Previous Issue
Volume 4, June

Heritage, Volume 4, Issue 3 (September 2021) – 22 articles

  • Issues are regarded as officially published after their release is announced to the table of contents alert mailing list.
  • You may sign up for e-mail alerts to receive table of contents of newly released issues.
  • PDF is the official format for papers published in both, html and pdf forms. To view the papers in pdf format, click on the "PDF Full-text" link, and use the free Adobe Readerexternal link to open them.
Order results
Result details
Select all
Export citation of selected articles as:
Article
Lines of Settlement: Lost Landscapes within Maps for Future Morphologies
Heritage 2021, 4(3), 1400-1414; https://doi.org/10.3390/heritage4030077 - 23 Jul 2021
Abstract
The value of archival documents quite often extends beyond their original purpose, as evidence contained within these artefacts, whether written or drawn, can provide veracity for new lines of heritage inquiry. Many settlements in the ‘new world’ were set out by land surveyors [...] Read more.
The value of archival documents quite often extends beyond their original purpose, as evidence contained within these artefacts, whether written or drawn, can provide veracity for new lines of heritage inquiry. Many settlements in the ‘new world’ were set out by land surveyors whose drawings charted the accurate placement and alignment of new streets and block perimeters laid upon drawings of the extant topographical landscape features. The paper discusses three settlement maps of Melbourne, Australia, through the lens of Michel de Certeau’s idea that maps are an instrument of power are not just about recording; maps are actually about appropriating and producing regimes of place. In the Australian context, the settlement drawings, prepared under the direction of the colonial administration, inadvertently depicts Country that had been under the custodial care of the First Nations peoples for millennia, and through the intentions of the settlement maps about to be irrevocably disturbed, altered or destroyed. We raise the prospect that urban and landscape design can reflect on the ‘lost landscapes’ of cultural significance, and discuss new ways of interpreting representation through an approach of design reconciliation. Full article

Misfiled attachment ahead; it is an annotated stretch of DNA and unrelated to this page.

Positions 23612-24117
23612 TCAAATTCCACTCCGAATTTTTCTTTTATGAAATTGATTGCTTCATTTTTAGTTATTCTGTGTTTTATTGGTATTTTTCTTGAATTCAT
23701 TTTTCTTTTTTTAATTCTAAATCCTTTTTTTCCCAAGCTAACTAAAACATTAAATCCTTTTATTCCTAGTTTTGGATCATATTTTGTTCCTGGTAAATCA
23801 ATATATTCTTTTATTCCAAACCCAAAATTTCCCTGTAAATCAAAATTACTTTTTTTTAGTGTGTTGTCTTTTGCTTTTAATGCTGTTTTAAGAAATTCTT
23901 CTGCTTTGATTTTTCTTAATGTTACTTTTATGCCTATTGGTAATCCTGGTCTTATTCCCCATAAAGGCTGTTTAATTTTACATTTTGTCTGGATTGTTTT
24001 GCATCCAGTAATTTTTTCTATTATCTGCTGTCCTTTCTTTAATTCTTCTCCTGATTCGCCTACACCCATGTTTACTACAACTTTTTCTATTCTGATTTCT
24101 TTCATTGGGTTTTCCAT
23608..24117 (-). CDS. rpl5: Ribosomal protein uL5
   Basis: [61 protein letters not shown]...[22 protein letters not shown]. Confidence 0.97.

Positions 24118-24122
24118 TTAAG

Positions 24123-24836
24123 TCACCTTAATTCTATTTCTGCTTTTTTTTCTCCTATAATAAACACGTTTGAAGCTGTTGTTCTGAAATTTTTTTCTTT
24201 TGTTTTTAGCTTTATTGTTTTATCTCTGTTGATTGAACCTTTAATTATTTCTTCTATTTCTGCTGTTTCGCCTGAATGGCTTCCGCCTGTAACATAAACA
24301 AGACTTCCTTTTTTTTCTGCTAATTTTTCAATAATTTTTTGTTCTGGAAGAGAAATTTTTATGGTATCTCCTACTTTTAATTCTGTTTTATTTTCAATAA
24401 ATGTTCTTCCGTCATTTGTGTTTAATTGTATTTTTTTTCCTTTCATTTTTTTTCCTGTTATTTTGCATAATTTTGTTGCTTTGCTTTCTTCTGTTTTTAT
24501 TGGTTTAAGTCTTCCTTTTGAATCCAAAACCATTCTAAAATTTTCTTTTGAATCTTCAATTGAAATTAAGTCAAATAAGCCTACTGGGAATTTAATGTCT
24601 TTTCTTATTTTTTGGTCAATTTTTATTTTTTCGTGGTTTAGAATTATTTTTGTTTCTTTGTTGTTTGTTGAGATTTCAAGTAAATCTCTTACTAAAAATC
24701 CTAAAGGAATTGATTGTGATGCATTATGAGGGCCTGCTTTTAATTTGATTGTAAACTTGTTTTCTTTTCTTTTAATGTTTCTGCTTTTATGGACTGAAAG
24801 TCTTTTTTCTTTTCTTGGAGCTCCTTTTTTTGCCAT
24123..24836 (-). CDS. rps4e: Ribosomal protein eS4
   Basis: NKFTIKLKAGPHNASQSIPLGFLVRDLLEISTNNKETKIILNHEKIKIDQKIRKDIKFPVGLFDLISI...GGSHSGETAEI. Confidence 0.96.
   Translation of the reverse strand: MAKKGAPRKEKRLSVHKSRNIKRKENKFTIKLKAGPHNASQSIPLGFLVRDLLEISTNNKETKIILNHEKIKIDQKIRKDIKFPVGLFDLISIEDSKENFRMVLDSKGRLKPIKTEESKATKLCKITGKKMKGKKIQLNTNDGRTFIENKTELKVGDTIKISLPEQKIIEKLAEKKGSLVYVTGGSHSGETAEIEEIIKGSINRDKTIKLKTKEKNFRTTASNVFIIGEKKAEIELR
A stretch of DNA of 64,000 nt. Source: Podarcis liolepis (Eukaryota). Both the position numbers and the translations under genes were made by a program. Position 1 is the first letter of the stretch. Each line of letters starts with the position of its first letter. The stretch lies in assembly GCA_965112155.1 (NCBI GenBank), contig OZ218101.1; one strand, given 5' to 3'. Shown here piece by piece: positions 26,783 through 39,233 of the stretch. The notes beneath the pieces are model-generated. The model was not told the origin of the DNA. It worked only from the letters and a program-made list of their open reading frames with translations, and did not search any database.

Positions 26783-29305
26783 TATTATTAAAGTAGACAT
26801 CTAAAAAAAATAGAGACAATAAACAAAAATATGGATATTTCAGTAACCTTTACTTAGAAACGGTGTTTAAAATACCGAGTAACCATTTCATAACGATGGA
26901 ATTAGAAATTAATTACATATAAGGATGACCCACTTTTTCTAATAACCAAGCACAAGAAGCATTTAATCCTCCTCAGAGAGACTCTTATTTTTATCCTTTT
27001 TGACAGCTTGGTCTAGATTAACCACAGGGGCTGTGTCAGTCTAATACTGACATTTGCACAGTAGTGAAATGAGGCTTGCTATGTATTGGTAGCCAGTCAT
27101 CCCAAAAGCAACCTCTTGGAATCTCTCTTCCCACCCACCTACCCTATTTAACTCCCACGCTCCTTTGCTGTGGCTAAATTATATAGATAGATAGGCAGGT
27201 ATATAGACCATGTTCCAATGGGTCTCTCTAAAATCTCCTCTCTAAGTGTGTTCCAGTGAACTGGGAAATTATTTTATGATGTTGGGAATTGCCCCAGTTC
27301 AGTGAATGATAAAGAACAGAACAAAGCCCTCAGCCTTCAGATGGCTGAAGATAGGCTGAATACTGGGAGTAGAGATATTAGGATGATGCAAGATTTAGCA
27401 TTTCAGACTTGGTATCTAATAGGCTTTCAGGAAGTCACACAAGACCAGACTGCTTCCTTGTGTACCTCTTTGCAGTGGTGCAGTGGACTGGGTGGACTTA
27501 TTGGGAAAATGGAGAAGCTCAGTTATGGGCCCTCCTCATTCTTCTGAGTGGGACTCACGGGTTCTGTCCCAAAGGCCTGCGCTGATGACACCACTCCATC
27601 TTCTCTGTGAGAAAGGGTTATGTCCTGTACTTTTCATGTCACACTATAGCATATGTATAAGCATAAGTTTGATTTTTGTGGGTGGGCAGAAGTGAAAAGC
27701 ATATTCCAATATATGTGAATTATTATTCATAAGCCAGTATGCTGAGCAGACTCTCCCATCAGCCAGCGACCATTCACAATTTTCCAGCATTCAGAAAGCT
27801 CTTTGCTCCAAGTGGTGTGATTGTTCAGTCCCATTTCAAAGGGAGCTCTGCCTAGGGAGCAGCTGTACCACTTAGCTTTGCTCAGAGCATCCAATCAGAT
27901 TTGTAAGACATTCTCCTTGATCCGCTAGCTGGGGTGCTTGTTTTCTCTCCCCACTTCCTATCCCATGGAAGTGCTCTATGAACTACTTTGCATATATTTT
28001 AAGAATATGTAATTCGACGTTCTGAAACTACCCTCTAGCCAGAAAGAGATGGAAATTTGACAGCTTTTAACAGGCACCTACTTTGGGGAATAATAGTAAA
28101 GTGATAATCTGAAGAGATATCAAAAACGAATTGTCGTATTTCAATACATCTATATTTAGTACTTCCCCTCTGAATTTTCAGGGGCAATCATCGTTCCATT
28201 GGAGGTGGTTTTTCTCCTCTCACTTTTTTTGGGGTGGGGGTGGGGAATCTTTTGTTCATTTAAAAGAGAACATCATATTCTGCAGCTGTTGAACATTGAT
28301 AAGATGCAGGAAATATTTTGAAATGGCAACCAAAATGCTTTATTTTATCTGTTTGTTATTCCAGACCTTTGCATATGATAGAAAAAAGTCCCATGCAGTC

(This article belongs to the Special Issue Heritage Patterns—Representative Models)
Article
Ongoing Colonization and Indigenous Environmental Heritage Rights: A Learning Experience with Cree First Nation Communities, Saskatchewan, Canada
Heritage 2021, 4(3), 1388-1399; https://doi.org/10.3390/heritage4030076 - 20 Jul 2021
Viewed by 251
Abstract
Ongoing colonization of the environment and natural resources has negatively impacted environmental heritage rights in many parts of the world, particularly Indigenous environmental rights and their relationships with the environment. For many Indigenous communities, the history of colonialism became a history of dispossession [...] Read more.
Ongoing colonization of the environment and natural resources has negatively impacted environmental heritage rights in many parts of the world, particularly Indigenous environmental rights and their relationships with the environment. For many Indigenous communities, the history of colonialism became a history of dispossession for Indigenous peoples, their land, water, traditional knowledge, and practices. This paper addresses the ongoing environmental heritage conflict between the Cree First Nation communities’ traditional environmental heritage practices and developmental energy projects in Saskatchewan, Canada. Drawing from a relational research framework, we (Cree First Nation Knowledge Keeper and settler scholar of color) shared our learning reflections from Cree First Nation communities on how energy projects (particularly pipeline leaks) have negatively impacted Indigenous land, water, and traditional heritage and practices. In this paper, we focus our learnings from the Cree First Nation communities on the following questions: Why and how do developmental projects neglect Indigenous heritage rights, particularly environmental heritage rights? What can be or should be done about it? What are our responsibilities as researchers and educators? In this study, we learned about traditional-knowledge-based consultation and solutions to the ongoing challenges of incorporating Indigenous interests into environmental heritage to foster Indigenous environmental heritage rights. We also highlight how Indigenous perspectives on their environmental heritage rights are interconnected with Sustainable Development Goals (SDGs) from our learning reflections, particularly Goal 3, Good Health and Wellbeing, Goal 10, Reduced Inequalities, Goal 13, Climate Action, Goal 15, Life on Land, and Goal 16, Peace, Justice, and Strong Institutions. Full article
(This article belongs to the Special Issue Heritage as a Driver of the Sustainable Development Goals)
Article
A Preliminary Study on Industrial Landscape Planning and Spatial Layout in Belgium
Heritage 2021, 4(3), 1375-1387; https://doi.org/10.3390/heritage4030075 - 19 Jul 2021